Posted March 26, 2020
United States Merchant Mariners suffered the highest rate of casualities of any service in World War II. According to one estimate, one of every 26 mariners died and as many as 8,000 perished in total — while more than 600 became prisoners of war without the protection of prisoner-of-war status.
In long overdue recognition, President Trump has now signed into law a bill to award the Congressional Gold Medal to those United States Merchant Mariners who served as the fourth arm of our national defense during World War II.
These valiant civilian mariners provided the unbroken pipelines that got America’s domestic production to its fighting forces and allies overseas, providing equipment, fuel, food, assorted commodities and raw materials to every corner of the globe and every theater of war.
Statistics alone don’t capture the sufferings of our merchant mariners, who struggled to survive in crowded lifeboats or on flimsy rafts among flotsam in thick oil slicks. During the war, more than 800 vessels were sunk.
Nor do mere numbers capture the parched lips and swollen tongues from lack of fresh water in the burning tropical sun or the frozen limbs of those adrift in the North Atlantic and Barents Sea.
While the brutality of Nazi Germany’s U-boat attacks left many abandoned at sea to their gloomy and lonely fates, these doomed mariners may have been lucky compared to those trapped in the engine rooms of their sinking ships. In the chaos and fog of war, men faced scalding steam from ruptured boilers and steam lines as damaged hulls raced to inevitable crashes with the seabed.
These brutalities on the high seas claimed not just seasoned mariners but also our very youngest. Over the course of the war, 142 United States Merchant Marine Academy students were lost at sea while training aboard ships, giving it the sobering distinction among the nation’s five service academies as the only one to have a battle standard.
One of those lost was young engineer cadet Edwin O’Hara. On Sept. 27, 1942, O’Hara’s ship, the SS Stephen Hopkins, came under attack from two German commerce raiders. Despite being massively outgunned, the United States Merchant Mariners chose to fight these surface vessels. A vicious bombardment left the Hopkins dead in the water and aflame, with the crew manning its lone 4-inch gun dead.
To help save lives, O’Hara rushed to man the gun alone, fired its remaining five shells, and scored hits on both German vessels. As his crewmembers escaped on life rafts, O’Hara went down with the ship.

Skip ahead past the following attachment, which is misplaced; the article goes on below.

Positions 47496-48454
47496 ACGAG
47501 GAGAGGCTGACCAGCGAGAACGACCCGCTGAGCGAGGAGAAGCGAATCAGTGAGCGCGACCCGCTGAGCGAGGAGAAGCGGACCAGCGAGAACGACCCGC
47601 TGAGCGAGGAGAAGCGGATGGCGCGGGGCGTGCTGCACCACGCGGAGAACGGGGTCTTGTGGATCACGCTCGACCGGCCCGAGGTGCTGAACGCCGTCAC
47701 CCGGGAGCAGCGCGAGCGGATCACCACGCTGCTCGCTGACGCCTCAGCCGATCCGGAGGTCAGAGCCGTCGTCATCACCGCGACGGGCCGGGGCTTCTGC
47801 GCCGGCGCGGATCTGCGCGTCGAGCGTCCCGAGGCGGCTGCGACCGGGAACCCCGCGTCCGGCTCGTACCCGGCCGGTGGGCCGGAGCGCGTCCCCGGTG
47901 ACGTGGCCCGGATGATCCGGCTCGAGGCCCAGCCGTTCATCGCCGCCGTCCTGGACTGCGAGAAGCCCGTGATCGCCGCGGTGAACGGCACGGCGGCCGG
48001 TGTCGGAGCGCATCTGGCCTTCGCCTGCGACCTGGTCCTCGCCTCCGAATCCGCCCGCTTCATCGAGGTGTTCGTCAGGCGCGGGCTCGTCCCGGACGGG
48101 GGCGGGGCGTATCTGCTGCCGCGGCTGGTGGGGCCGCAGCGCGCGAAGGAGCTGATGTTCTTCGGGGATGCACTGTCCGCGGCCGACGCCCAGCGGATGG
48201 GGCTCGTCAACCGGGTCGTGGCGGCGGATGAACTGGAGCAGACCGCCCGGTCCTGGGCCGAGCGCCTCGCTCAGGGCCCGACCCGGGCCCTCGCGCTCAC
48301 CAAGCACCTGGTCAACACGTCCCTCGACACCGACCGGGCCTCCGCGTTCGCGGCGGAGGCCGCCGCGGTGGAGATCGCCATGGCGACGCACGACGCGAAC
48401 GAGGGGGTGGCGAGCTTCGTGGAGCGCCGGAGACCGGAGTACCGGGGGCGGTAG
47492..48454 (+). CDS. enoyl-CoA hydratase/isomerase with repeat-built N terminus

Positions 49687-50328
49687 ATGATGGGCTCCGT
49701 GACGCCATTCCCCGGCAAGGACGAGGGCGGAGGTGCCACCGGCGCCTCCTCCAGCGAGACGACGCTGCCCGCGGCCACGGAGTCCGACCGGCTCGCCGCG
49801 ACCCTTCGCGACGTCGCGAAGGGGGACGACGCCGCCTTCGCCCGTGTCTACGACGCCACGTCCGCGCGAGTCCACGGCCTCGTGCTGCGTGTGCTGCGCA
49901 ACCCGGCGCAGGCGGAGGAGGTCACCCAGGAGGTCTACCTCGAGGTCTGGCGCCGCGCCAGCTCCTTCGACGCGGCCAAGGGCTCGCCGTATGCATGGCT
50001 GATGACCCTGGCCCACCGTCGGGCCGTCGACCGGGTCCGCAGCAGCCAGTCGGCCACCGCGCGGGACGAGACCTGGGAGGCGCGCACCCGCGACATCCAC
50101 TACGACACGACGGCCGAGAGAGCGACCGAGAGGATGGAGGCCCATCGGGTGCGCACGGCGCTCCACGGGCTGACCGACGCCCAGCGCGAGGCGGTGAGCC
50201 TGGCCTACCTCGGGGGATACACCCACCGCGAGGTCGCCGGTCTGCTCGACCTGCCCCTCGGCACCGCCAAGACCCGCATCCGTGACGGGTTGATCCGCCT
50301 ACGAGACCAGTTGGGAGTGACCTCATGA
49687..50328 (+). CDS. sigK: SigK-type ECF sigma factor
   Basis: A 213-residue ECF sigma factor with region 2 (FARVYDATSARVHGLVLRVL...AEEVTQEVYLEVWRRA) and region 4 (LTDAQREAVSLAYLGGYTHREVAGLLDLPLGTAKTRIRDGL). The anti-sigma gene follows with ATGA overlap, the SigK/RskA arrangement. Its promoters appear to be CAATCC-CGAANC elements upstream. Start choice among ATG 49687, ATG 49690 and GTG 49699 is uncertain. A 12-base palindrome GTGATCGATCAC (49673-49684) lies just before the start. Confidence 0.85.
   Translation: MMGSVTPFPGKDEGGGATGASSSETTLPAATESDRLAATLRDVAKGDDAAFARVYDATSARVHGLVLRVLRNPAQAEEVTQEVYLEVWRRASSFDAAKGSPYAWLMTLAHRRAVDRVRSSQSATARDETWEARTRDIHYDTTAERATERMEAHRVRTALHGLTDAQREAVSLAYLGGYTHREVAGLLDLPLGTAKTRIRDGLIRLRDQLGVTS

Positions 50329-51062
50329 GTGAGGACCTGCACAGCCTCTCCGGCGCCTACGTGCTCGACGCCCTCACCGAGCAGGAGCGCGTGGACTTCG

For his bravery, he was posthumously awarded the Merchant Marine Distinguished Service Medal, the highest award for Merchant Marine personnel, while his name also adorns the United States Merchant Marine Academy’s main athletic building.
The awarding of the Congressional Gold Medal, so richly deserved and so long overdue, must not just celebrate the heroism of a branch of service too often lost in the shadows of the Army, Navy, Marines, Coast Guard and Air Force.
This Gold Medal should also serve the greater purpose of bringing attention to a branch of service that continues to be largely neglected.
Today, as the United States military continues to rely on its merchant-marine fleet to move its supplies around the world, fewer than 200 of the world’s 40,000-plus large, oceangoing commercial vessels fly the American flag. A declining number of US commercial vessels means fewer US-flagged ships and possibly fewer US-credentialed mariners available for sealift in times of emergencies.
Foreign competitors know full well that one way to impair the US armed forces is to attrit in contested waters the number of US-flagged merchant ships and crews.
Let this Congressional Gold Medal not only celebrate some of the most unsung heroes of World War II; let it also reawaken our interest in promoting US-flagged ships and credentialed merchant seamen and strengthening our shipyards and broader defense industrial base.
Such a result would be a truly lasting tribute to those World War II merchant mariners who defended freedom then and a broad salute to our future merchant mariners who will defend us in the tomorrows to come.
Peter Navarro is assistant to President Trump for trade and manufacturing policy.